Letters to the Editor
God Bless America
We received numerous letters supporting Dan Kinnaman's opinion in his November column, "God Bless America." This letter is representative of that sentiment.
Just a note to let you know how much I appreciated your November column. My family and I are proud to support your excellent message about the appropriate balance between the freedom of religious expression and the separation of church and state.
Joe Burks Assistant Superintendent Jefferson County (Ky.) P.S.
We received several letters about Gary Stager's November column, "Question Your Policies." Most of them were critical of the columnist's opinion that cell phones should be allowed in school. Here's an example:
How long has it been since you taught in an elementary school or high school setting? Ever? You suggest that when students enter a classroom their teacher could politely ask them to turn off their phones. Should the teacher remind them of this everyday? Do we expect our young people to comply with such a request when so many adults do not do so in public places?
It is true that our schools should be safe places, but I cannot think of a single reason why students need to carry cell phones on campus. Most schools now have phones in every classroom and other rooms. The majority of staff members carry cell phones that they could use in case of emergency.
As for your example of your daughter wandering a dark locked campus at 10:30 p.m., I suggest two things. One, drama practice should be held at a more appropriate time. Two, you or another responsible adult should be there to see to her safety. That is your responsibility if she chooses to participate in afterschool programs. Don't try to drop everything in the lap of her school.
R.G.Stinnett Glendale, Arizona
As a superintendent, principal, teacher and father, the decision to keep your child at home for another year is understandably difficult ("Getting Personal," November 2001, p. 9). However, I applaud the decision by you and your wife to give Ethan another year before kindergarten. I had the same decision a number of years ago, but under pressure, made the opposite decision. How I wish I had the decision to make again.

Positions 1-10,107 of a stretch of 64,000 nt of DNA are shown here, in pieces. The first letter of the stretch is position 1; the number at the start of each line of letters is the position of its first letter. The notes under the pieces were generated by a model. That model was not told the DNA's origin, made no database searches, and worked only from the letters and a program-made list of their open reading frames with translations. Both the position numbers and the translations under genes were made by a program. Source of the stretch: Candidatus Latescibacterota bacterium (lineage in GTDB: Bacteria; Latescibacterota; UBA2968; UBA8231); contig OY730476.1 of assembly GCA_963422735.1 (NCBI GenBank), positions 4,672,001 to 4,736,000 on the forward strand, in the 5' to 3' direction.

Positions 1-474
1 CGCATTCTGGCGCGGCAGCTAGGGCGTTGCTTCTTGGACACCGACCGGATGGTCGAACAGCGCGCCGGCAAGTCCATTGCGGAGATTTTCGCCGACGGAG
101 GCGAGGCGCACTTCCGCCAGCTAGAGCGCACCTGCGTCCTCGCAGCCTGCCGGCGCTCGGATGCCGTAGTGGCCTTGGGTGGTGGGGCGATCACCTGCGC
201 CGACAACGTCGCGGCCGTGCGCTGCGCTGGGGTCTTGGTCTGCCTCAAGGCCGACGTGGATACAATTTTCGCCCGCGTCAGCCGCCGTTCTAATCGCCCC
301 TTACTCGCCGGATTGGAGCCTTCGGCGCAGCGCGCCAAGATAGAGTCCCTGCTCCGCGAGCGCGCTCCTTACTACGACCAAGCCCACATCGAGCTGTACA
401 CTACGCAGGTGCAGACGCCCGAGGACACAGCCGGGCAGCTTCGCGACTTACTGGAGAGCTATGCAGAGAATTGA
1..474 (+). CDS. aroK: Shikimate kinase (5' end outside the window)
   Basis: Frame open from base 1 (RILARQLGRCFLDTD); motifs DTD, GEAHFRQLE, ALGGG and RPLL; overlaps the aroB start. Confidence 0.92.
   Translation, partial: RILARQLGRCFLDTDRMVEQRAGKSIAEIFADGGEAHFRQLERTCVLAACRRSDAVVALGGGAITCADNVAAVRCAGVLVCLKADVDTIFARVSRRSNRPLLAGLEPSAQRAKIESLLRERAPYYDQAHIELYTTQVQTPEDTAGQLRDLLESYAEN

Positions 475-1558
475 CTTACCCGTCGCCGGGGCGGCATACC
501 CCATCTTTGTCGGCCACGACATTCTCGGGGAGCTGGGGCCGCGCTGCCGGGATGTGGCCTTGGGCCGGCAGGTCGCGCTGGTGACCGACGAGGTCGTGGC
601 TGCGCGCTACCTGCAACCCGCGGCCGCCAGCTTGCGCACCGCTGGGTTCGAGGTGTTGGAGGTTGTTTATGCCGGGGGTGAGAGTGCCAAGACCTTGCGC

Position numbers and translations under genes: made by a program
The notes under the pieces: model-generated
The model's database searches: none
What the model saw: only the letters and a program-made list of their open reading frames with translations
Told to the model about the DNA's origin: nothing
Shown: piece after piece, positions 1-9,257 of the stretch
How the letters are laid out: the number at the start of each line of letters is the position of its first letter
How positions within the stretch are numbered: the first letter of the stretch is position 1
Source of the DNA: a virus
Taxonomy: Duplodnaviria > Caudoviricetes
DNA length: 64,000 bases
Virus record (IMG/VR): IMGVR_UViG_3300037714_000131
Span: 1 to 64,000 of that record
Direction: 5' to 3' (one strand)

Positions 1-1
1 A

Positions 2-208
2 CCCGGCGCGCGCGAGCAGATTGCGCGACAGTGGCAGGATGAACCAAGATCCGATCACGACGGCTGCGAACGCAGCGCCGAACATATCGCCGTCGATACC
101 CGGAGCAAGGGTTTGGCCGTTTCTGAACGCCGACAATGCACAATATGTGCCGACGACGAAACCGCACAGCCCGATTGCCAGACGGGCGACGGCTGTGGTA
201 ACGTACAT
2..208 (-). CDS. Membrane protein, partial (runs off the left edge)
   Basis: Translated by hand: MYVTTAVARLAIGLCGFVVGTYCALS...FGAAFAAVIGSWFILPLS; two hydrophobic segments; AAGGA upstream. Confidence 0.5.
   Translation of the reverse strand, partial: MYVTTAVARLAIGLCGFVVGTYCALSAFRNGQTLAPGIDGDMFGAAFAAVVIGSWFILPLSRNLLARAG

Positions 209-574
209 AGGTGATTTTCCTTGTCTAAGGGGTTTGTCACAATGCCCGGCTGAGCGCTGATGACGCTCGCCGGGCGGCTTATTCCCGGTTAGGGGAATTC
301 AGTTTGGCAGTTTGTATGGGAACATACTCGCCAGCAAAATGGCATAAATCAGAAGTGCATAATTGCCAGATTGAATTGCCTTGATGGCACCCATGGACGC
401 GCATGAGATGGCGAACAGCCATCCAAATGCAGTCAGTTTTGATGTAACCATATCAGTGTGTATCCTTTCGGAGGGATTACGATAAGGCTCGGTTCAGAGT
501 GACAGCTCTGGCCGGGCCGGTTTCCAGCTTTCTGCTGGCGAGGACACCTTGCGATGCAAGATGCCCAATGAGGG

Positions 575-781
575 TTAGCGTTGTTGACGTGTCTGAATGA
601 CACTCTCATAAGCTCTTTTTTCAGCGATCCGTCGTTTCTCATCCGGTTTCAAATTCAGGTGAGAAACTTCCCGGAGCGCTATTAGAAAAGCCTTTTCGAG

"He did just fine," but was less mature than some of his classmates, and it took him until his senior year in high school to come into his own. During that senior year he made a perceptive comment about his maturity level as it related to his success in school. He stated that if he had started school a year later his confidence level would have been much higher.
This came from a young man who knew nothing about the heated arguments between his mother and I over this very subject.
Thank you for sharing your decision.
Duane "Boomer" Wright Superintendent Mapleton (Ore.) School District
I enjoyed the article on cheating ("Their Cheatin' Hearts," October 2001, p, 32). It is, of course, one function of a library media teacher to monitor and teach about copyright laws, plus teach kids how to footnote and create bibliographies. We should not expect completely new ideas from our students, but we can expect them to use their own words and give credit where it is due. However, these are skills that must be taught before we have any right to punish students for violations. The divide between ideas, words and plagiarism is not easy to determine for students, and is as much ignored by professionals as anyone else.
Thanks for the good work.
George Pilling Library Supervisor, Visalia (Calif.) Unified S.D.
I read your article "Beyond the Little Red School House," (October 2001, p. 50). I thought [Beth Kanter] was right on with all [she wrote] in the article. I am an administrator and teacher at ASPIRE High in Beresford, S.D. We have been in existence since 1990. We have been going strong since, but recently budget cuts have forced administrators to halt the referrals for at-risk students. Tomorrow, I am speaking to our cooperative school superintendents. I am using [this] article to make a few points about the cost effectiveness and the plain effectiveness of alternative schools. It is sad that we have to keep reminding people that there are alternatives to the "normal" way of doing things.
Keep up the good work!
Quint Pease ASPIRE High Beresford, South Dakota